From My Losing Season:
“The next morning, [Coach] Mel Thompson, who had never offered me a compliment in my whole life, said in the News and Courier: ‘Pat Conroy gave another great performance. That kid gets more mileage out of his talent than any player I have ever coached.’
Children, heirs of mine.
You may put those words of Mel Thompson’s on my tombstone, and I will smile in joy for all eternity. I take those words to the writing desk every day of my life. When I cannot write or find the words cunning in their refusal to present themselves to me or bend to my will, I read his words again. I say, ‘Mel Thompson, my Ahab, my demanding and melancholy coach, one of the hardest, most authoritarian men I have ever met. The hardest taskmaster, the demon-driven coach of my college days, the dark icon of madness told the world that I got more mileage out of his talent than any player he has ever coached.’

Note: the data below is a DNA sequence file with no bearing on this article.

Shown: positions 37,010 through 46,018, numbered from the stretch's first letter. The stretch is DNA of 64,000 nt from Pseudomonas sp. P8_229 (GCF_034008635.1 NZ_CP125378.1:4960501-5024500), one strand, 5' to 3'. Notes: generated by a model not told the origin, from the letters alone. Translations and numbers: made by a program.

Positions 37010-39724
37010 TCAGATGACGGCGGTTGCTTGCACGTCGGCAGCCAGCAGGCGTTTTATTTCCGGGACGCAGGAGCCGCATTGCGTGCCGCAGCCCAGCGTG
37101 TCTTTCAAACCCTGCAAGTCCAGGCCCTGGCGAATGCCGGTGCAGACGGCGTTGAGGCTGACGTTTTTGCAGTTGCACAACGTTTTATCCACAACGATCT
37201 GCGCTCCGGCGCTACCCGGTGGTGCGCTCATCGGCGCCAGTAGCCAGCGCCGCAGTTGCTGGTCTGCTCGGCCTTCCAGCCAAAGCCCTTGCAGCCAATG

I took Mel’s words and applied them to my future life. I used them as talisman and mantra and omen for what I wanted to become. I took those words of praise and applied them to the writing life I had dreamed about since childhood. I took Mel’s words as metaphor. I soared upon them, gathered strength from then as I stormed out to my life as a writer who wanted to create winged and roaring sentences, the kind that would set the language free and make people come to my house and sit on my knee and listen to the song I was born to sing.”
– Pat Conroy (1945-2016)